Gordon Laing wrote:
We need to know more about how you did them! Tell us more about the Canon MP-E65 macro lens - is it easy to use? Is the depth of field hard to work with?
What kind of lighting do you use? And how do you get the insects to stand still long enough? Are they in fact deceased, or do you have a colection of co-operative pets?!
Sorry for so many questions, but the photos are wonderful and I'm sure I'm not the only one who wants to know more about how to do them!
The Canon MP-E65 is a macro lens that can only be used for macrophotography.Other macrolenses can be use for portraits or other uses than macro...this MP-E65 can not be used that way.It does not focus at infinity. This fully manual lens "zooms" between 1:1 (lifesize) and 5:1( 5x lifesize) .This means when used on a 30D or 400D (or other 1.6crop bodies) at 1:1 lifesize you could fill the photo with objects 22x15mm in size.....at 5:1 you can fill the photo with an object 4,4 x 3 mm in size. The workingdistance is very limited at 1:1 its about 100mm at the 5:1 setting its 40mm between subject and front lens. There's no focusring , you can focus by moving the lens back or forwards.
It takes a long time to get used to this lens....but once you get the hang of it there's nothing in Canons line-up that gets even close. The sharpness is really unbelievable. I have used the good Ef 100mm2.8macro for a while....but when you compare the photo's taken with this lens at 1:1 against the MP-E lens they do not look sharp at all.(sorry Canon).
For the best results you need to use a flash with this lens. The workdistances are very short and the shadow cast by your gear blocks most natural ambiant light. Most other macrophotographers that i know use a Canon MR14 ex(ringflash) or a Canon MT24 ex(twin flash) . These are both very good but really expensive. I do not use them . I use the build in flash from my 30D and a special flash softener (diffuser) that i attach at the front of the MP-E65 lens. The light that comes from the flash gets spread evenly on the diffuser plate and gives a soft light on my subject. Normally the light from the build-in flash would not reach in front of the lens because the lens blocks most of it. When used with this diffuser i can work at 2,5:1 without any other lightsource. The diffuser is just a piece semi transparent neutral colored plastic( 20x15cm) with a hole cut at the bottom.The lens fits snuggly in this hole. Without the diffuser(softener) the light would be to hard ,an this gives to much reflections on the shiny parts of the insect. Hard light also gives dark ugly shadows.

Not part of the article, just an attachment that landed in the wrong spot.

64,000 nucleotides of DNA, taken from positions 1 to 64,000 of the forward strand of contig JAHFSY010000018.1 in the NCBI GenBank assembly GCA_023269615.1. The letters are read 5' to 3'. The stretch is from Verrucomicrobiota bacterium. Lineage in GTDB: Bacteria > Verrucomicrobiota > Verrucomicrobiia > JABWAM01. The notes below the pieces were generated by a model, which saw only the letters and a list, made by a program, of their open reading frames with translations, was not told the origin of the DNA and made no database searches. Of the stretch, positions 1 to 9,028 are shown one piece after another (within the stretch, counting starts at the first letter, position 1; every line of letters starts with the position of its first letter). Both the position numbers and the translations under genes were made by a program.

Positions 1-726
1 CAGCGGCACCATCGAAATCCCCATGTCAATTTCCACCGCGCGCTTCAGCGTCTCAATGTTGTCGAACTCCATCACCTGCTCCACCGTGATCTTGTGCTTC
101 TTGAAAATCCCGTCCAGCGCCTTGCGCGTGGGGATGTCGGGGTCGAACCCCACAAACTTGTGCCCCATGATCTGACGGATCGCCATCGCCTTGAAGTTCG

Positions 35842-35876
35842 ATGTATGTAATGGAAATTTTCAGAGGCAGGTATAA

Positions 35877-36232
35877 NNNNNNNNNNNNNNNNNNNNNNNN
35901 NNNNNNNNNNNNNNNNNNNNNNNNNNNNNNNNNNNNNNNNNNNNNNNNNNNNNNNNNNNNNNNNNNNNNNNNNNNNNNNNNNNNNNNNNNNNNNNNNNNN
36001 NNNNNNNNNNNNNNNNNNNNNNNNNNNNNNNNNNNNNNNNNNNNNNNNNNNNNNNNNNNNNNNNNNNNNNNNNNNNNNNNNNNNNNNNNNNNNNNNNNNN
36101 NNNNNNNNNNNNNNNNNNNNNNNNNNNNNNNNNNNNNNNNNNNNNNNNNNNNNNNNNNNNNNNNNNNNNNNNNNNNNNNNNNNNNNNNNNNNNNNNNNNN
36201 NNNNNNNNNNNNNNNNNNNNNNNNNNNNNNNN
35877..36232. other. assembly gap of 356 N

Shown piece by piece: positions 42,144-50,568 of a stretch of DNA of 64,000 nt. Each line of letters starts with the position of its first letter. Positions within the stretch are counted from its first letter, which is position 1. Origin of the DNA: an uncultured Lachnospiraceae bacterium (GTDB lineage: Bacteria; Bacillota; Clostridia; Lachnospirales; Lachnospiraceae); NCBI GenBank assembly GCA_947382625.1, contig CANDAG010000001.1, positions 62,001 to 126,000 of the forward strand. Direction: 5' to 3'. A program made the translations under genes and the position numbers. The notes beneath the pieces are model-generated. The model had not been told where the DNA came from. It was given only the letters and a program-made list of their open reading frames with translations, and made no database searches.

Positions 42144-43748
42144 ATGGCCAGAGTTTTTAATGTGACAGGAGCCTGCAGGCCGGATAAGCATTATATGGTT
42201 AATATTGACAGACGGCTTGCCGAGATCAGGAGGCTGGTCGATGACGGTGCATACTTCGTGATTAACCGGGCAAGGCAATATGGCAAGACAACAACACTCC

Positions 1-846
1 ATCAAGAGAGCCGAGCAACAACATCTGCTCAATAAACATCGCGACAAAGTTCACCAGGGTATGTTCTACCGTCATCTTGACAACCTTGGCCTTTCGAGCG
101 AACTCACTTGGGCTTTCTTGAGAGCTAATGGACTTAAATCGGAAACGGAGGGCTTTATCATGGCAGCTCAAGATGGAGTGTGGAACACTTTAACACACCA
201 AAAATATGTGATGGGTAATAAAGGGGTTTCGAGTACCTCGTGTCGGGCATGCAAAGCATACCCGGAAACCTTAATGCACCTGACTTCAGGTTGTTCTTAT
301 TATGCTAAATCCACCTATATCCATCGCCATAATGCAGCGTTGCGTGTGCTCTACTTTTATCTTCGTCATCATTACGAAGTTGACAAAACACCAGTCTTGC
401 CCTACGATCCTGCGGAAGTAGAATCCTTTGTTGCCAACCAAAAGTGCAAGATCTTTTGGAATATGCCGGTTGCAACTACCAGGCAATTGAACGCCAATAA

When i want to work at higher magnification (2,5:1 and higher) i use a Ex 430 speedlite(with a diffuser , softbox or an omnibounce cap) that i use with an off-shoe cord. The flash is attached on a flexible arm that i can bend in the exact position that i need.
The camera is always set on M-mode. Aperture at the max f16 setting, shutterspeed at max sync 1/250sec. By using a higher or lower flash output i can bring more ore less light on the subject. After a while you know the exact settings that fit the situation.
At short workdistance the depht of field (dof) is very narrow. No more than 2mm at the 1:1 end(at f16) and maybe 1/4 mm at 5:1(at f16). So you need good eyesight to get the focus exactly where you need it.
All the insects that i photograph are alive and well....there absolutely no fun in photographing dead ones. Photographing fast moving insects(flies) can be compared to hunting rabbits and birds( but without killing them). You need to move slow without making to much noise. The first photo is critical....some insects are allready gone when the flash fires....all you get is a piece of theirs wings or legs at the top of the picture....others remain in place and you can take several shots before they fly or run off.
I think they get stunned by the flash and it takes them a while to see again
I hope this info is usefull to somebody.....and please forgive me my bad writing in English